That much of the story Stötzl communicates very clearly, but he does it through the iconic images of the Third Reich (although there is no specific Hitler parallel in Rienzi’s appearance). Under the overture, a gymnast in a fat military suit cavorts around a huge desk, a homage to Charlie Chaplin in The Great Dictator playing with a globe-shaped balloon. In his white suit and pulled back hair, Torsten Kerl as Rienzi has a quasi-Mussolini affect, but even from the beginning he seems unstable and unreliable as a force for bringing others together. His dissolution carries no tragic force, therefore, but tragedy is not Stötzl’s aim. The best of the score is known through that famous overture; otherwise, this is indeed early Wagner, the anarchic master locked into the rigid forms of a Meyerbeerian grand spectacle. Stötzl’s menacing yet comical tone turns out to be an effective gambit. And Kerl deserves a lot of credit, singing out with sustained power and thrust, but also fully invested in the production’s atmosphere. Kerl rivets the attention, even if the character often repels it.

In appearance Camilla Nylund is almost too spot-on as Irene — tall, attractive and blonde, Nylund embodies what might have once been called a vision of feminine Aryan beauty. She also physically overwhelms Kate Aldrich in the pants-role of Adriano, but Nylund doesn’t supplant Aldrich as a vocalist. Aldrich sings with great precision and passion, in a type of role that Wagner would never attempt again. While effective, Nylund lacks any special character to her soprano.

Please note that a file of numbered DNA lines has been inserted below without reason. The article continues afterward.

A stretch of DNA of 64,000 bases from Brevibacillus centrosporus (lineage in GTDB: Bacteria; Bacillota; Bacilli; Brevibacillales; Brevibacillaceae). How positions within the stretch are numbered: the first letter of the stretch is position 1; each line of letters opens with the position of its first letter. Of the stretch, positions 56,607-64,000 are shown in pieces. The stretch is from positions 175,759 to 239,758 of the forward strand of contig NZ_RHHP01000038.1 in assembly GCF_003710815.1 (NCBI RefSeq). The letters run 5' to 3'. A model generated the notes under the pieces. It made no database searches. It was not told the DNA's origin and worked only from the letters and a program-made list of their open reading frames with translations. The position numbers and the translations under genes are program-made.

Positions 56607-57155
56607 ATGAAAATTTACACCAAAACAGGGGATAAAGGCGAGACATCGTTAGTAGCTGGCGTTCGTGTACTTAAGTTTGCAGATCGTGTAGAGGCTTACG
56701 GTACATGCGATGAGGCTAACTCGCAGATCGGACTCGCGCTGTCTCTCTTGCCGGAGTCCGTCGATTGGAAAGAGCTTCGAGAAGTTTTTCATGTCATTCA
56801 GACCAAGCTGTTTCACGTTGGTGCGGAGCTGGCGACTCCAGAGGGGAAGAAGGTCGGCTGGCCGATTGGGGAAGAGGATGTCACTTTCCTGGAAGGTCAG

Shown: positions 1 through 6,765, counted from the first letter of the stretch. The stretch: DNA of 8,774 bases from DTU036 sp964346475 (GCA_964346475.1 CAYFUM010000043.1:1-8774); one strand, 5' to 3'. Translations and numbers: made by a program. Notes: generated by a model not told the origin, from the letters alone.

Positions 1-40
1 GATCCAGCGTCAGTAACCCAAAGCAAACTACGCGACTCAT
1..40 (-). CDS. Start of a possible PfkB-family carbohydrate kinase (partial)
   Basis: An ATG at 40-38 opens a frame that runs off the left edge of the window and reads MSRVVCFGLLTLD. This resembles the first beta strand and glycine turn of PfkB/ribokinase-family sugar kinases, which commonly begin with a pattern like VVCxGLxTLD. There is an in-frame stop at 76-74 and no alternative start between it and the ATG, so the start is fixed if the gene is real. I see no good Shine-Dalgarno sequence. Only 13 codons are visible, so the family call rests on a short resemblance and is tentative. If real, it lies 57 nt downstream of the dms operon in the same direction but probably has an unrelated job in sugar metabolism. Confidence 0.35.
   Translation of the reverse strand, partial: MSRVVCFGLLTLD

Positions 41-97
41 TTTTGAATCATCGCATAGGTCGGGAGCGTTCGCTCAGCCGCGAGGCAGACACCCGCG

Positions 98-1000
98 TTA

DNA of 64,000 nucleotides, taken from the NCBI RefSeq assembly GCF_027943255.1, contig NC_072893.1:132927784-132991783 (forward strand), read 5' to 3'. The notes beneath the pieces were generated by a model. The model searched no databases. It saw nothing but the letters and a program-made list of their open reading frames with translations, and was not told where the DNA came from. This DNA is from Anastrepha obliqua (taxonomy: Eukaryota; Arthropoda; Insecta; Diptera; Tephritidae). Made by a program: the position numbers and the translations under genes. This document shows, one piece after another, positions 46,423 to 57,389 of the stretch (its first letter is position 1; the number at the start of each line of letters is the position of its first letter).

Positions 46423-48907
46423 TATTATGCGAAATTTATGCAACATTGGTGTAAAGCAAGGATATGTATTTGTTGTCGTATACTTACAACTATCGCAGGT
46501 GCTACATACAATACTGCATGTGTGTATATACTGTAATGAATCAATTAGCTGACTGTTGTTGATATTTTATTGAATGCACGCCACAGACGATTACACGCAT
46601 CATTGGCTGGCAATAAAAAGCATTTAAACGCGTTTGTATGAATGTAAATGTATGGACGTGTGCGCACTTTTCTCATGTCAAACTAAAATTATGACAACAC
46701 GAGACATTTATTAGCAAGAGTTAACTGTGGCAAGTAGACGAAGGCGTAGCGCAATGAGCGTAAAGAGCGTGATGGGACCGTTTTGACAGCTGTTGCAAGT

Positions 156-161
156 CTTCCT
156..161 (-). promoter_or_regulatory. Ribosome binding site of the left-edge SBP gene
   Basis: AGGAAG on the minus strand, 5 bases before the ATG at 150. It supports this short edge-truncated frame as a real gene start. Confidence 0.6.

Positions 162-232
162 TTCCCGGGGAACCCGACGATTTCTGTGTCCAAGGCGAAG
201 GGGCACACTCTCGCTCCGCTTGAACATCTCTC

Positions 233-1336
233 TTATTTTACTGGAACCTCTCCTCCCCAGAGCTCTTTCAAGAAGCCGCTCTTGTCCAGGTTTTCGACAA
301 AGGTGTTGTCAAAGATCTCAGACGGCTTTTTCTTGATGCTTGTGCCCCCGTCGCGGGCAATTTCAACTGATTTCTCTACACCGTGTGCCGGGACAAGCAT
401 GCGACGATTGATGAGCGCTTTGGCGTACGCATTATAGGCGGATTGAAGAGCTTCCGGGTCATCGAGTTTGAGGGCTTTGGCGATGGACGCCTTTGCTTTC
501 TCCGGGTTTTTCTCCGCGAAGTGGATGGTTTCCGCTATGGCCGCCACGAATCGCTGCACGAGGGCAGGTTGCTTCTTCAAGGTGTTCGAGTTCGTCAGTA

Conductor Sebastian Lang-Lessing doesn’t allow any of the score’s many edits to disrupt a potent, melodic flow. And for once a disc’s “special feature” is truly special — a 20-minute “making of” documentary that actually has interesting interviews and rehearsal glimpses that give a good sense of how a complex staging such as this comes together. Look for the moment when Nylund asks Stötzl why Irene doesn’t approach Rienzi when her libretto line states she is coming to his side, and a momentarily exasperated Stötzl points out that the production is far from literal. Whether one sympathizes with the singer’s inquiry or the director’s response, the exchange shows the kind of involvement of all parties that resulted in this unusual and frequently exciting production. Recommended.

Chris Mullins

 

Send to a friend

Send a link to this article to a friend with an optional message.

Friend's Email Address: (required)

Your Email Address: (required)

Message (optional):